Secure Your Email Account
Following on from last week’s article about email security today we look at the relative security of different email accounts and their setup. Firstly, lets explain a few things about email accounts. If you have an Internet connection, then this is through an Internet Service Provider (ISP). You pay a monthly amount to your ISP and in return you get a certain Internet connection speed and a certain download quote.
Internet connection speeds vary with connection type – either ADSL, Satellite, Wireless Broadband, NBN Fixed Wireless, NBN Fibre to the Node, NBN Fibre to the Premise – roughly going from slowest to fastest! In all cases that I know of this same monthly deal with give you a ‘free’ email address with your ISP, whether you use it or not. For the purposes of this article, we are going to call this an email account.
Some of these free email accounts are more secure than others and we will start with two of the largest but the least secure – BigPond & Optus. If your email address is ****@bigpond.com or ****@optusnet.com.au then you are missing out on some of the security offered by smaller ISP’s. Smaller ISP’s turn on SMTP authentication which stops a hacker spoofing your email account. Also, the BigPond mails servers are relay servers that accept all emails and not just their own – again leaving some large loopholes for hackers.
One of the issues here is that these two companies have had various previous email systems running for so long and with so many customers that they have not forced some of the security upgrades that the smaller ISP’s have done along the way. The same can be said for email password strengths. We see customers that have been with BigPond for so long that their current 10-year-old passwords do not come close to meeting security requirements.
As a side note, at the other end of the password scale we had a customer with a very long password that worked in the Telstra My Account page but caused problems with the Telstra Web Mail page. These systems are linked, and the same password is supposed to be pushed from one to the other, however in the instance above the password was getting truncated when pushed to the Webmail system and not allowing access.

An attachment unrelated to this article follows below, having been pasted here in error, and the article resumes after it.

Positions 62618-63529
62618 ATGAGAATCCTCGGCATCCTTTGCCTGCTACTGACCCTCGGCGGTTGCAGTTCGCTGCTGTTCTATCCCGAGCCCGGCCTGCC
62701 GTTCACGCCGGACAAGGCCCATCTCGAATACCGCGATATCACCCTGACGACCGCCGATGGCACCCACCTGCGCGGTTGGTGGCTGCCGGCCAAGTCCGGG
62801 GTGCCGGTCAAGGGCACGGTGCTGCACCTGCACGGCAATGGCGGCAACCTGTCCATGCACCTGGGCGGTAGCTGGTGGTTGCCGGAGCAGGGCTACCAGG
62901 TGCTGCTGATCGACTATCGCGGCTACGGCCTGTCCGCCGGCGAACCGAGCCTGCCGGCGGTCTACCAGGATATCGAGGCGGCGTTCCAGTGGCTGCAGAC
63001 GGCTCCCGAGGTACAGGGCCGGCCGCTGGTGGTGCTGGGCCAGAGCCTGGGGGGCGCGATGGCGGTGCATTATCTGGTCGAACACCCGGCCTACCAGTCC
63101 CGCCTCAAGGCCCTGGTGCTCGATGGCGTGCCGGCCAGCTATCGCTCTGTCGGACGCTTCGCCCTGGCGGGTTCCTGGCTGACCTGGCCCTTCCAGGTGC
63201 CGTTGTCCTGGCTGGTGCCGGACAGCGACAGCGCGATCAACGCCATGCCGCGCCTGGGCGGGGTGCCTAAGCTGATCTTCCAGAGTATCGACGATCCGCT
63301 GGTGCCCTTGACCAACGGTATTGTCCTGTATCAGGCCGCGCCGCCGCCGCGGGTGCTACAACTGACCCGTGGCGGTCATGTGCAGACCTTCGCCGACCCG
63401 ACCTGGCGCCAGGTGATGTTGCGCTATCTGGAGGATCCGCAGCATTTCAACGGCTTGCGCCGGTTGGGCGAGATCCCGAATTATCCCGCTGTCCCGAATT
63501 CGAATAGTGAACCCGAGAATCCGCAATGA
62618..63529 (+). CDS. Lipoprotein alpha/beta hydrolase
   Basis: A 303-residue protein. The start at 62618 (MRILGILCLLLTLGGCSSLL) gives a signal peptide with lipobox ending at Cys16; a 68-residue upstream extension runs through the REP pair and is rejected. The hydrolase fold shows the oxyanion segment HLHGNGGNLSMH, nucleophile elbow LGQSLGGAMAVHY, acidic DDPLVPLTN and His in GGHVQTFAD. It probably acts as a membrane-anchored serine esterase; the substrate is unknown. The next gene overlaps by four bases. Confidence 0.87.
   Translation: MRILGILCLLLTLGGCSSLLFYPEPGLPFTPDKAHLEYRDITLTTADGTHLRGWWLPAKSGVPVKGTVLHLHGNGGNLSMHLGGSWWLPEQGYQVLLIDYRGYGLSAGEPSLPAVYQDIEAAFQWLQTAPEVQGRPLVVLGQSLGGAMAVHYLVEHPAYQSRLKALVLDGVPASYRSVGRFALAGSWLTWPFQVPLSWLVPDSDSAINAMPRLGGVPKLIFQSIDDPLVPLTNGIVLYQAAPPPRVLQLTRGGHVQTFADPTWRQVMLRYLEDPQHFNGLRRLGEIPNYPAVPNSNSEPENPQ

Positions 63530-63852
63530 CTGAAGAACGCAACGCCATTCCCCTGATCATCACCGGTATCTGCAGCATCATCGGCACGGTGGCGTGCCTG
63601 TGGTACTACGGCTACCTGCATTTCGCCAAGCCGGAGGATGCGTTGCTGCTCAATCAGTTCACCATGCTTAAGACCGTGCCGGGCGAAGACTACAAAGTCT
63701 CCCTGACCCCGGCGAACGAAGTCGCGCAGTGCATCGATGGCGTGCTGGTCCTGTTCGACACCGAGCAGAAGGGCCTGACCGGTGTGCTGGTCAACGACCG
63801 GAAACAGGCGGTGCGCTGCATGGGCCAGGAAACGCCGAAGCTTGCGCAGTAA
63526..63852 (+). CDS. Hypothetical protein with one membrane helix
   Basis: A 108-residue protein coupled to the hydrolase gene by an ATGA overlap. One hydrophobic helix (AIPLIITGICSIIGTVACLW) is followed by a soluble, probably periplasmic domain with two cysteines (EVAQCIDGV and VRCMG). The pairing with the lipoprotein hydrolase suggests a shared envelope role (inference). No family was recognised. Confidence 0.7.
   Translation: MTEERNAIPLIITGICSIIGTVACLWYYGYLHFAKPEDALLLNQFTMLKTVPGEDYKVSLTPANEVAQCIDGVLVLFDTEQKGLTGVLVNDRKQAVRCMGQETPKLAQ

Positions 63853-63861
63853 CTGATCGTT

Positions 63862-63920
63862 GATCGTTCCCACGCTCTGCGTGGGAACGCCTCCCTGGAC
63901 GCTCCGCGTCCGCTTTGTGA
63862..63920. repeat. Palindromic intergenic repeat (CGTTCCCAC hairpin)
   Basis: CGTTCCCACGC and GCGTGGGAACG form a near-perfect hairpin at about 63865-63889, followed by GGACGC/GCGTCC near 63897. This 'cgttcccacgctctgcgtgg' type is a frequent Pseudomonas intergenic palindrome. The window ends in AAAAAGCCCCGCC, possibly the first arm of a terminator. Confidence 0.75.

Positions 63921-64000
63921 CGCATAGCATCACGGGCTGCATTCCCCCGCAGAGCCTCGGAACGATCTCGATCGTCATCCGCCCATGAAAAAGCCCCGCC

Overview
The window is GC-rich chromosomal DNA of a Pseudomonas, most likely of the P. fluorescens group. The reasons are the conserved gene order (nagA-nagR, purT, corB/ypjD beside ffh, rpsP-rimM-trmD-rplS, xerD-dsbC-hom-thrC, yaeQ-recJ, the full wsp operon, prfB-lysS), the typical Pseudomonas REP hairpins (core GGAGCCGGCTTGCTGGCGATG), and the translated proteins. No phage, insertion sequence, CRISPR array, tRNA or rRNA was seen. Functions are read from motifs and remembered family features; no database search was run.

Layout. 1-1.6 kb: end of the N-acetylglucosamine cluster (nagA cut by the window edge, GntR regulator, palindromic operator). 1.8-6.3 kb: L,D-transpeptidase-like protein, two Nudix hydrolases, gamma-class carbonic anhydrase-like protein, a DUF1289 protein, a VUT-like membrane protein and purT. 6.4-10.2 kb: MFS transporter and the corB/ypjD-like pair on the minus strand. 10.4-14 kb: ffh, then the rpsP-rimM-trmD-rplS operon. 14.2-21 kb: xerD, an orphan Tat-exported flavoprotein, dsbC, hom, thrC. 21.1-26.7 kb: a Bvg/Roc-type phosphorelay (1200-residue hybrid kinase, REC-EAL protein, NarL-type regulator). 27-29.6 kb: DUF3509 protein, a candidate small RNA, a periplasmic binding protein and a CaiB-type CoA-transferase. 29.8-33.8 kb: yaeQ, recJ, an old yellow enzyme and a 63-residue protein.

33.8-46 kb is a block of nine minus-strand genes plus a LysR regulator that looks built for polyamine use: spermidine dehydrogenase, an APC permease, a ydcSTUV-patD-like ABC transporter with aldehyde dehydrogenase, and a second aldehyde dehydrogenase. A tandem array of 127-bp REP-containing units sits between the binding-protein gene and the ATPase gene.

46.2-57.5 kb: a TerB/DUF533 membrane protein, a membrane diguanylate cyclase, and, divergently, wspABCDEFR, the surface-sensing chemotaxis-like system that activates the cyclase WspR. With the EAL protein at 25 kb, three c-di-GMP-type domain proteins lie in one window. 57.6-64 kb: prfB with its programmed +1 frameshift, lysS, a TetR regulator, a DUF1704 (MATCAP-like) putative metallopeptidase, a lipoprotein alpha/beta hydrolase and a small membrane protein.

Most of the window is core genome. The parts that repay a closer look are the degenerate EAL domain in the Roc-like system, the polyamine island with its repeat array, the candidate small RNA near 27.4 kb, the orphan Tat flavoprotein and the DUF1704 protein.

Looking further afield to the cloud-based email systems like Hotmail.com – which became Live.com – which is now Outlook.com (although some of the older emails still work). This system has had forced security upgrades along the way and is more rigidly controlled and now has enforced password requirements. Gmail is much the same (currently very secure) – although it has had most of the security and password requirements for a very long time.
More recently anyone signing up to a cloud-based email will be prompted for 2 factor authentication – which can be a mobile phone or an existing email account. This gives another level of protection once again. So, what are my suggestions for email use?
For a personal email account, it is hard to beat the Gmail.com system. For a business email account, I would be recommending the Outlook.com system due to the number of business apps that can tie into it. Although none of these look as professional as having your own domain – which we will discuss next week.
Future Byte Me topics can be emailed to [email protected] and Bruce is contactable at Kerr Solutions, 205 Musgrave Street or on 49 222 400.
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